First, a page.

|For immediate release||December 18, 2003|
Law Society disciplines lawyers
VANCOUVER - Pursuant to its statutory duty to govern BC's legal profession in the public interest, the Law Society of BC has disciplined the following lawyers (the lawyer's year of call to the BC Bar appears in parentheses). Hearing reports are posted on the Law Society's website.
John Motiuk (1967, undertook not to practise law, Nov. 25, 1999, became a non-practising member Jan. 1, 2001), of Delta, BC, admitted professional misconduct for: paying money to a party in a foreclosure claim contrary to a court order, settling a foreclosure claim without notifying another party in the claim, charging fees in estate matters when he was not entitled to do so, failing to advise the beneficiaries in estate matters to obtain independent legal advice, rendering an account in an estate matter that did not comply with Law Society rules, failing to follow client instructions, attempting to have a client withdraw a complaint, and failing to remit employee salary deductions to the proper authorities. Mr. Motiuk consented to a Law Society hearing panel order that he be required to satisfy a board of examiners appointed by the Law Society that he is competent to practise law should he ever apply to return to the practise of law.
David Michael Ashton (1984, suspended pending hearing Jan. 24, 2003), of Victoria, BC, was found guilty of professional misconduct for: failing to represent a client in a proficient manner, failing to respond to Law Society enquiries and failing to comply with the terms of a practice supervision agreement. A Law Society hearing panel ordered that Mr. Ashton be reprimanded, that he be entitled to return to practice only as a partner or employee of another lawyer, and that prior to returning to practice he enter into a practice supervision agreement with a lawyer acceptable to the Law Society. The panel also ordered Mr. Ashton to pay costs of $11,240.
Milan Matt Uzelac (1975, undertook not to practice law Dec. 2, 2002), of Vancouver, BC, was found guilty of professional misconduct for: breach of Law Society accounting rules and failing to report judgments against him to the Law Society. A Law Society hearing panel ordered that Mr. Uzelac be allowed to return to the practice of law provided he enter into a practice supervision agreement with a lawyer acceptable to the Law Society for a period of one year or such lesser time as the Practice Standards Committee directs. The panel also ordered Mr. Uzelac to pay costs of $5,000.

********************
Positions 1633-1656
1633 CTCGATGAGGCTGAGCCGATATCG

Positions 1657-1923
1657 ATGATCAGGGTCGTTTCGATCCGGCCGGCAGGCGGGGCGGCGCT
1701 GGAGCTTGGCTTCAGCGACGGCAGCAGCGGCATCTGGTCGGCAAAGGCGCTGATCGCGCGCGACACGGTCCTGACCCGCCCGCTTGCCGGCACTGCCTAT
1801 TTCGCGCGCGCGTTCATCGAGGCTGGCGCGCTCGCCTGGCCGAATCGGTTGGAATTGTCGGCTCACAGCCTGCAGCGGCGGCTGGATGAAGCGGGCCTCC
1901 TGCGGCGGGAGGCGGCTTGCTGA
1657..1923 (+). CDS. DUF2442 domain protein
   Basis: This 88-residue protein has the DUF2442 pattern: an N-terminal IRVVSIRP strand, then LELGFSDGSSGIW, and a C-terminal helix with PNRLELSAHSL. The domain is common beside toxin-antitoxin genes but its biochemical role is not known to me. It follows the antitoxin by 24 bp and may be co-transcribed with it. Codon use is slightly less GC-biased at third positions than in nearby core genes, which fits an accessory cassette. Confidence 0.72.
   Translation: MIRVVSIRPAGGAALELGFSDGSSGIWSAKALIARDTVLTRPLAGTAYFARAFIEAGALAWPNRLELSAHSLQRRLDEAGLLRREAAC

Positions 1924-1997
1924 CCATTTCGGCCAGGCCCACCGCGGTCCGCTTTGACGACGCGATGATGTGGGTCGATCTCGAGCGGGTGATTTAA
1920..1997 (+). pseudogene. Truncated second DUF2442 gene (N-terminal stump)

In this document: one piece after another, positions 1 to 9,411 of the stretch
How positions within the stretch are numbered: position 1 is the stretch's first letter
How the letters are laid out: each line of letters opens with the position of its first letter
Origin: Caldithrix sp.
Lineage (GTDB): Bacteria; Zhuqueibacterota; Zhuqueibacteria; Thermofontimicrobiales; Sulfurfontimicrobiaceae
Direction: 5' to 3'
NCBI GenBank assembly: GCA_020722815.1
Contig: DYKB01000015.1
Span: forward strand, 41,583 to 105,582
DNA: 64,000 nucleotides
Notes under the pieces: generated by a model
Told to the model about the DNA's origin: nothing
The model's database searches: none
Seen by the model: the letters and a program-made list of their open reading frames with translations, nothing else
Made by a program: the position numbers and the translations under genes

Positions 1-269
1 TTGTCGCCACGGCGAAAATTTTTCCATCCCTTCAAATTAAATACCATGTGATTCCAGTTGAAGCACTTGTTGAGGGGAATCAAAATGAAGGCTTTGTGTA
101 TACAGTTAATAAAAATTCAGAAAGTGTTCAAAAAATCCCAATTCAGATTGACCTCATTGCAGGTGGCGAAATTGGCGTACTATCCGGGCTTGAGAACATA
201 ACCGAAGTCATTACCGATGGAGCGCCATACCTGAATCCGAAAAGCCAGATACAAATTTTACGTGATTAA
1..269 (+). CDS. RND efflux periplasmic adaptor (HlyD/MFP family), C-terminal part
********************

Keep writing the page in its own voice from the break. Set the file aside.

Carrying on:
Donald Douglas McLellan (1971) of New Westminster, BC, admitted his breach of an undertaking in a matrimonial matter constituted professional misconduct. Mr. McLellan consented to the hearing panel ordering a reprimand, a $3,000 fine and costs of $1,000.
John Allan Davies (1993), of Salt Spring Island, BC, was found guilty of professional misconduct for: failing to comply a practice supervision agreement and failing to file a statutory declaration of creditors which were ordered by a previous discipline hearing panel. A Law Society hearing panel ordered that Mr. Davies pay a $1,500 fine and costs of $500.
Glenford Emerson Greene (1980) of Smithers, BC, was found guilty of professional misconduct for: inappropriately criticising the judiciary in letters to clients and opposing counsel. A Law Society hearing panel ordered Mr. Greene to pay a $3,000 fine and costs of $3,500.
Alan Marsden (1981) of Royston, BC, has been suspended for one month effective Dec. 15, 2003, after a discipline hearing panel accepted his admission of professional misconduct and his proposed disciplinary penalty under Law Society Rule 4-22. The hearing report will be posted on the Law Society's website once the panel has rendered its decision.
H.A. (Sandy) McCandless (1971), of Langley, BC, was suspended for one month effective Jan. 4, 2003 after a discipline hearing panel accepted his proposed penalty under Law Society Rule 4-22 and his admission of conduct unbecoming a lawyer for being wilfully blind to the fact that an agreement he made with a business allowed the business to avoid GST payments and his admission of professional misconduct for purporting to serve a writ by fax delivery when he knew fax delivery was not valid service.
The Law Society of BC was founded in 1869 and is the governing body of the legal profession in BC. It is an independent organization funded by dues paid by all BC lawyers. Under the provisions of the Legal Profession Act, the Law Society is responsible for the licensing, professional conduct and discipline of the more than 10,000 lawyers in BC.
For more information on the regulation and discipline of lawyers see the "Discipline Hearings" section of the Law Society's website.
Law Society of BC media contact:
Brad Daisley, Public Affairs Manager
Office: 604-443-5724 or 1-800-903-5300 toll-free in BC